Friday, April 10, 2009

Industries, countries scrap over scarce high-tech metals

I don't know if the word scarce is appropriate, the question is one of price. There are some bottlenecks where one metal is mined as a byproduct of another, primary target, as is the case for cobalt, which while sometimes found by itself is usually produced as a result of nickel or copper mining. Raise the price of cobalt enough and copper would become the byproduct.
From TerraDaily:
As demand booms for ever dwindling stockpiles of rare metals used in high-tech appliances, industries and countries are scrambling to secure their supplies, according to German research.

Indium, germanium, scandium, gallium may not be household names ... yet, but they are vital components in the flat-screen displays, mobile phones and solar panels being snapped up by technology-hungry consumers.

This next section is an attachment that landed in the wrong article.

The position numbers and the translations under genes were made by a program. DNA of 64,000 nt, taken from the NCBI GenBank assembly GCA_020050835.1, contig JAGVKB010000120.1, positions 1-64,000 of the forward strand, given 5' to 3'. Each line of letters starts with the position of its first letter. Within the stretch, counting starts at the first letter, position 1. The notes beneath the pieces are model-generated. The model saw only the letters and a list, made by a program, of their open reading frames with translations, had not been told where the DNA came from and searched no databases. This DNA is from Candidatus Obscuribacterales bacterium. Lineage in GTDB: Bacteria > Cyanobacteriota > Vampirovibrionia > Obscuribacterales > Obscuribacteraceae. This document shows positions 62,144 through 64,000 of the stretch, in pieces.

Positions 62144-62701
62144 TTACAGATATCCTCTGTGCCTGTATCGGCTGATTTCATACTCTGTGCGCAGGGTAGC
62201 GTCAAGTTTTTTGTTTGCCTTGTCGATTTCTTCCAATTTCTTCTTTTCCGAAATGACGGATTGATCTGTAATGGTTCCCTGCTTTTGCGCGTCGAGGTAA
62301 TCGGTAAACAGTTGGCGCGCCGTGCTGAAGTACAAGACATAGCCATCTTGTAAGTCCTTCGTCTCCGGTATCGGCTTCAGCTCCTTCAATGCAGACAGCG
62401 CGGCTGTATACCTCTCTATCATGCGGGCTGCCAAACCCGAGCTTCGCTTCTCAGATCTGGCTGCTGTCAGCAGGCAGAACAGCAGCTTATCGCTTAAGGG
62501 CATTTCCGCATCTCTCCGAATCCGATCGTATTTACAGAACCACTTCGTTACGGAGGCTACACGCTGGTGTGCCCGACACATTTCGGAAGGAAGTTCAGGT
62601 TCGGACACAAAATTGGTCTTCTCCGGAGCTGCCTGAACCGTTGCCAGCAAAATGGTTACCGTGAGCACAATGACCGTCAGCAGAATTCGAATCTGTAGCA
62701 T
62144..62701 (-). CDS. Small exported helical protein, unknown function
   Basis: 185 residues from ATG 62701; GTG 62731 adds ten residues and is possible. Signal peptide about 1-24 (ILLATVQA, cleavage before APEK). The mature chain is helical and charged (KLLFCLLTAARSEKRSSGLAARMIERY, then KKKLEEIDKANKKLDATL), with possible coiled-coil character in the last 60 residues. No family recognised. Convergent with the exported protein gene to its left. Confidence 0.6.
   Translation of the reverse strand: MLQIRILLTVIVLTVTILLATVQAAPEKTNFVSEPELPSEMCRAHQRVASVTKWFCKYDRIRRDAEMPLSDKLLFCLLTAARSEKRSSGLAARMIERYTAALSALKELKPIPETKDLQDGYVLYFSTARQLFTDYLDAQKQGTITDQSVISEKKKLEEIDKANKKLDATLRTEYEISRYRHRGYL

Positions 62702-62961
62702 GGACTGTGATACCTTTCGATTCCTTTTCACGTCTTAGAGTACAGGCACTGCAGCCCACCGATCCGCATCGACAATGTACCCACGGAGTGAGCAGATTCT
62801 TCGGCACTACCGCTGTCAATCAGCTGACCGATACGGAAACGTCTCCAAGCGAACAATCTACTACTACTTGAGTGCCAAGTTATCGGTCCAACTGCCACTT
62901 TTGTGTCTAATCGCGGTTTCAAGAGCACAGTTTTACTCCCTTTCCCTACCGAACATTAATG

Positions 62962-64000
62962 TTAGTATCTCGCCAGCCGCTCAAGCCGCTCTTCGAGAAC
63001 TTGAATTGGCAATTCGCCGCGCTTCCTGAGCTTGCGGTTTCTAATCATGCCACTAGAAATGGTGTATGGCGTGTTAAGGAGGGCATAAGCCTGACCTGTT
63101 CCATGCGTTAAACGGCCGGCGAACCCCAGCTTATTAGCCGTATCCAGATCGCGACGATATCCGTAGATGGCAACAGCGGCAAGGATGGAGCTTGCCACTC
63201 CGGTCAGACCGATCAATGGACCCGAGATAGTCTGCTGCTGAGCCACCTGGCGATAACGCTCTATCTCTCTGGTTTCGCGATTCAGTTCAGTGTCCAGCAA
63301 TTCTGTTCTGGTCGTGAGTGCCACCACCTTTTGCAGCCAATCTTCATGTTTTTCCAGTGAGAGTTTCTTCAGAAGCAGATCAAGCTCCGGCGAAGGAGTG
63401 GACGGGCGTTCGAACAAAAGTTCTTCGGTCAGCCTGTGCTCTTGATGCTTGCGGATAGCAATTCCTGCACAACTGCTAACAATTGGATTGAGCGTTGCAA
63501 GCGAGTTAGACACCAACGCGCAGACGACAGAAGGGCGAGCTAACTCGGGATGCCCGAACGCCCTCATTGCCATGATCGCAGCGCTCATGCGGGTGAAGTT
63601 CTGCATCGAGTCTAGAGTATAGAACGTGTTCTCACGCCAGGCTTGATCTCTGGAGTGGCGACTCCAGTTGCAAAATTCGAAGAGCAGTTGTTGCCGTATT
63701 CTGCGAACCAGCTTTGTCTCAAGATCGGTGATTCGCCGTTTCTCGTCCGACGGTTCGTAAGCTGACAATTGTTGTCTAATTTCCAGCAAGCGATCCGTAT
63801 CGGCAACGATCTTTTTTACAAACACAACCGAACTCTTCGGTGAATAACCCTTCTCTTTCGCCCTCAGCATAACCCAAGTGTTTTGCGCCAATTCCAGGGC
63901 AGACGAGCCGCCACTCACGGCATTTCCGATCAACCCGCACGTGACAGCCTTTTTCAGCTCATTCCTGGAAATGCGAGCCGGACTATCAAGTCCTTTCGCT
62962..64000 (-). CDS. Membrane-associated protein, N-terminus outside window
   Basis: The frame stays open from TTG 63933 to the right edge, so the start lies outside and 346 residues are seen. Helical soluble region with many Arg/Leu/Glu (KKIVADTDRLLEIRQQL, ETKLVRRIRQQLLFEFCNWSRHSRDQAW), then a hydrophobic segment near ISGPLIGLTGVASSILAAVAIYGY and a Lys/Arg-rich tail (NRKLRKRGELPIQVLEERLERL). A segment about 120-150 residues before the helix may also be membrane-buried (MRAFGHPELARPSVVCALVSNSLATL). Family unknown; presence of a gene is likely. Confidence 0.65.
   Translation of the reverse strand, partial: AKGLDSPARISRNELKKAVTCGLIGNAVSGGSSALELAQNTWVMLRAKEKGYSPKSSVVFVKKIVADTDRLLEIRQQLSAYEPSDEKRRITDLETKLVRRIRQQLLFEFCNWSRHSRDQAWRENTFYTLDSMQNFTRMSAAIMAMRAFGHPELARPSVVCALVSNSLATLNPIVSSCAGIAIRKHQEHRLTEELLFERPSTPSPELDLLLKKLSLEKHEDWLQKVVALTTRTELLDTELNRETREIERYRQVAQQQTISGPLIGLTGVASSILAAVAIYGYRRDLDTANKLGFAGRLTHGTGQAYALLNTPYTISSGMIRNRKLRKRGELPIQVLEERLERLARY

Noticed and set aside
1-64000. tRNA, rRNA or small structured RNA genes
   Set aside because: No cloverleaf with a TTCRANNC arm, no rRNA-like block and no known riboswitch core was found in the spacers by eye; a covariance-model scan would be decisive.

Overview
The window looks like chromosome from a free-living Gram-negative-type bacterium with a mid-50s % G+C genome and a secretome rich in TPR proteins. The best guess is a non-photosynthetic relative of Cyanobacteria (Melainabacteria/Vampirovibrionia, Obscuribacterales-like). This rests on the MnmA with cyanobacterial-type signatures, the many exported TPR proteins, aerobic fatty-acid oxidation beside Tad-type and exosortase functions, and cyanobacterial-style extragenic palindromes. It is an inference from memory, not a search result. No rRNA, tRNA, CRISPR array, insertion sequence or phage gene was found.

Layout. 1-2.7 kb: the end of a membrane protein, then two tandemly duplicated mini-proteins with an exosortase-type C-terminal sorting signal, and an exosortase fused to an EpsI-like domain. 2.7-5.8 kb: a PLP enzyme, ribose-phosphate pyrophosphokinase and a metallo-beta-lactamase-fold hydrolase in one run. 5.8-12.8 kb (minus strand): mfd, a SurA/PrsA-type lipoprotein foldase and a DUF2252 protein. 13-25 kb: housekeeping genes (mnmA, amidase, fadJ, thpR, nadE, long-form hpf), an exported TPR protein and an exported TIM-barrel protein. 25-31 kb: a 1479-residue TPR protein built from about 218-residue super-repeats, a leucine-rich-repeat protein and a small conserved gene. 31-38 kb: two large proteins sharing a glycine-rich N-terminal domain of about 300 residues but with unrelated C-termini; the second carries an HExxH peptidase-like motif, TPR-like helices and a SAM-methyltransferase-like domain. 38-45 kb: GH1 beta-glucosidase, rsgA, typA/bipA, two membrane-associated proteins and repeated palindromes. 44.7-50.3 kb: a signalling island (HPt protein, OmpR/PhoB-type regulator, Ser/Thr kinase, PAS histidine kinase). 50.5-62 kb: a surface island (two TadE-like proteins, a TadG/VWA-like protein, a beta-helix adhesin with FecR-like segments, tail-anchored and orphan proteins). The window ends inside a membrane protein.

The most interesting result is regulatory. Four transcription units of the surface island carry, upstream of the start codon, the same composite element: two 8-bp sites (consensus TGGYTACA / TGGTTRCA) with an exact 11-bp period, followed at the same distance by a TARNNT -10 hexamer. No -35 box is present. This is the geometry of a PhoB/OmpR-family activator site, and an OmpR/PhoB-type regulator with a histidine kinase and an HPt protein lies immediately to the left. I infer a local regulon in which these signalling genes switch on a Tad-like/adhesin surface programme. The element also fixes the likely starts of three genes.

Demand for these metals is set to explode over the next two decades, according to a recent report from Germany's IZT and Fraunhofer institutes for the economy ministry.

Gallium -- vital for LED displays as well as flat-screen technology-- is set to see demand rise more than six-fold from current production levels by 2030, the report says.

Meanwhile, demand for neodymium, used in magnetic technology, will be nearly four times more than currently produced, according to the researchers....MORE